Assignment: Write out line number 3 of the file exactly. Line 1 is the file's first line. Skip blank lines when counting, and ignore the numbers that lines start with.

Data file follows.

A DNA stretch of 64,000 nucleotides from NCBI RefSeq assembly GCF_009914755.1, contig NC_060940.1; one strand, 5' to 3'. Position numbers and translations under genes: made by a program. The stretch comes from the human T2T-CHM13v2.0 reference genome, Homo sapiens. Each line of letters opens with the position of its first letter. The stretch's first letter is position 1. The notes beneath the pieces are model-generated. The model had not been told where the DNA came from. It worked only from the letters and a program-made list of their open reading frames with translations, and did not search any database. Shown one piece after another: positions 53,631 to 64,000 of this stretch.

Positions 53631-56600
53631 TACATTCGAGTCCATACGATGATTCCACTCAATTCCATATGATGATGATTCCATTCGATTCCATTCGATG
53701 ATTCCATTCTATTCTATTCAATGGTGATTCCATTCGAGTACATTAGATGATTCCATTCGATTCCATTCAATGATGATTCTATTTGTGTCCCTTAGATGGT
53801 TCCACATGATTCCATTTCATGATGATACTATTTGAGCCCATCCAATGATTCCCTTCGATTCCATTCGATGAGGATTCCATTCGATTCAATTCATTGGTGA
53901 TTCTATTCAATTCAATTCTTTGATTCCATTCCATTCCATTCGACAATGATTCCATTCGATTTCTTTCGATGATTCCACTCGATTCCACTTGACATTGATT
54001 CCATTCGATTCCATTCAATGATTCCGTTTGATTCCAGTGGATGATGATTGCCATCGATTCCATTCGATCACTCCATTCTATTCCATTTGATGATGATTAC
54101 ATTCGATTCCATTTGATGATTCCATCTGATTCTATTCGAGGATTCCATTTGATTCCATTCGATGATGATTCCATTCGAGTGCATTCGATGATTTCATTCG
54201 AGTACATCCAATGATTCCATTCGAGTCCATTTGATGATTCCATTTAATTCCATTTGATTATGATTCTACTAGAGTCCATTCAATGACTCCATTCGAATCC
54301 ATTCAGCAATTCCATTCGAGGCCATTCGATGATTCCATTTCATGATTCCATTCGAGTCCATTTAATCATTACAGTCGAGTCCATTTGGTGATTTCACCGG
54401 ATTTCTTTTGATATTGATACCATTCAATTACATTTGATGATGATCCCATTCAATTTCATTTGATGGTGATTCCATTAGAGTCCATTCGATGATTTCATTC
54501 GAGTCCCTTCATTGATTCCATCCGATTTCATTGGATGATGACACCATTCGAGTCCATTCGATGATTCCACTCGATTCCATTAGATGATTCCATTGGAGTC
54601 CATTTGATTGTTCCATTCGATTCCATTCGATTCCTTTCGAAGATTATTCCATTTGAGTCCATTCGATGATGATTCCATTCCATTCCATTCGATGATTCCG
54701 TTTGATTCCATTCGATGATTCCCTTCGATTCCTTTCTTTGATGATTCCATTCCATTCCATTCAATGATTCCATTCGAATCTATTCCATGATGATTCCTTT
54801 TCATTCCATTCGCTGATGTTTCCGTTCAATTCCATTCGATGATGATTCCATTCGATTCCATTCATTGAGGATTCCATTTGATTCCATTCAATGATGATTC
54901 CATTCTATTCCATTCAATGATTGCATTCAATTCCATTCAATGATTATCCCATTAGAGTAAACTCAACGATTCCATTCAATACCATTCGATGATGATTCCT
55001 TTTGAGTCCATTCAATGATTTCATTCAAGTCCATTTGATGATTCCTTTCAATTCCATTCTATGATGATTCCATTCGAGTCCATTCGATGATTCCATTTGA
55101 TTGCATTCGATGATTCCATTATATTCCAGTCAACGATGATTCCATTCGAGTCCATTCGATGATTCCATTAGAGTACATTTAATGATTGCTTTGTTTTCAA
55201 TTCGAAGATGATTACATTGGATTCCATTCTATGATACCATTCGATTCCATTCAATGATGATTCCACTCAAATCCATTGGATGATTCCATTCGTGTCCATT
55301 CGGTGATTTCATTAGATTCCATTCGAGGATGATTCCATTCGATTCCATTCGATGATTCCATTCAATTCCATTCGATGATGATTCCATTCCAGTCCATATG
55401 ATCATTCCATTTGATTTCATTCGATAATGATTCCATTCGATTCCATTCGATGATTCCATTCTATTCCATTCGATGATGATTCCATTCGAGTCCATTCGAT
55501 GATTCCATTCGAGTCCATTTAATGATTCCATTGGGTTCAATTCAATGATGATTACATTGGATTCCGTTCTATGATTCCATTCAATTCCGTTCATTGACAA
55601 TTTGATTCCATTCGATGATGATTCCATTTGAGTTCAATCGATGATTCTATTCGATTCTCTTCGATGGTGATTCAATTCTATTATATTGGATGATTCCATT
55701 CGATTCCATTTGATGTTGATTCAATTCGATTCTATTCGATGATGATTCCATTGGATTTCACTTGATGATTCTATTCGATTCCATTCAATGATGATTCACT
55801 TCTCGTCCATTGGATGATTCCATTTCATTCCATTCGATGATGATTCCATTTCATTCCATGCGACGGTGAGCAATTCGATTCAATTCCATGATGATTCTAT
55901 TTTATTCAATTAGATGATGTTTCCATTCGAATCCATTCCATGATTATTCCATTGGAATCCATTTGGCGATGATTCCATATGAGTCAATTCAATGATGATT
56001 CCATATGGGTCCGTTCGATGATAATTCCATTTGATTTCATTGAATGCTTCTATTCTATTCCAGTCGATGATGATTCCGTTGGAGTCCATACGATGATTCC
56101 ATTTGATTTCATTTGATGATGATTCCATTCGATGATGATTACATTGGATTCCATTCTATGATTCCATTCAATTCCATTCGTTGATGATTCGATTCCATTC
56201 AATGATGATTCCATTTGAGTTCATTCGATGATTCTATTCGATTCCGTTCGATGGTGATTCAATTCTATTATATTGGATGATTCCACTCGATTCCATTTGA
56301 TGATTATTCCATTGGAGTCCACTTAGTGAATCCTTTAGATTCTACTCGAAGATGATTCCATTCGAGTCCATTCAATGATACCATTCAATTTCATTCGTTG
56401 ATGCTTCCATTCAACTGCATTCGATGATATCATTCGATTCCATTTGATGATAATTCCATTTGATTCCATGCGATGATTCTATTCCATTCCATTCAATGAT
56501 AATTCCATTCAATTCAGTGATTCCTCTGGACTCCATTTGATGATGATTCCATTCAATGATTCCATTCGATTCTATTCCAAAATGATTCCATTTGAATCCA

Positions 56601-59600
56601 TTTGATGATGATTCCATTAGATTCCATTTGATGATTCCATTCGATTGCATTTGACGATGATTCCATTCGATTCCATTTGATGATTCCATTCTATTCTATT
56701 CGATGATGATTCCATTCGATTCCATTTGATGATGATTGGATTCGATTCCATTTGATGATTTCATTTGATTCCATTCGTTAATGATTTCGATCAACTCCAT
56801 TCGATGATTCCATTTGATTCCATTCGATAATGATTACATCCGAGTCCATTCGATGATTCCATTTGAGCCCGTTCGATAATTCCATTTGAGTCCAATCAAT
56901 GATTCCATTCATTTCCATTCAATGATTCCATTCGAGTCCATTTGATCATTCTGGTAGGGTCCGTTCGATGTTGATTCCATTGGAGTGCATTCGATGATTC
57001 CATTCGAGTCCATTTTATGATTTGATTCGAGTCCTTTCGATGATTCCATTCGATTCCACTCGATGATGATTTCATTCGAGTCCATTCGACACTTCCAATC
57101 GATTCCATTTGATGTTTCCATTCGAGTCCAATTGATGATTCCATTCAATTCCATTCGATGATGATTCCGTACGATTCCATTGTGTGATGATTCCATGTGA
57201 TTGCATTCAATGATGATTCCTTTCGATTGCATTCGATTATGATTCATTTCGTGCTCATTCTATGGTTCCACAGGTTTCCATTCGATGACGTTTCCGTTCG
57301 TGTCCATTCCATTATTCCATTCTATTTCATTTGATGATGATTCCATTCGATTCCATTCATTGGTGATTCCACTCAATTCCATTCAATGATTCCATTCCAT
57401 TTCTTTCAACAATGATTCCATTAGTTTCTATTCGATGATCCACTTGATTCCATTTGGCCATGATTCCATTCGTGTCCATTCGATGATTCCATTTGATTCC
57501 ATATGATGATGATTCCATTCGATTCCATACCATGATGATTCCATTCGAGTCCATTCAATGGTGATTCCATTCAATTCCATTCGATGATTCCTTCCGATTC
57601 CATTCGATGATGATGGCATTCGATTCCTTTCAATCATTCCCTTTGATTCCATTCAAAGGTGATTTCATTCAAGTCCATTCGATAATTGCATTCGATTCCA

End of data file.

53631 TACATTCGAGTCCATACGATGATTCCACTCAATTCCATATGATGATGATTCCATTCGATTCCATTCGATG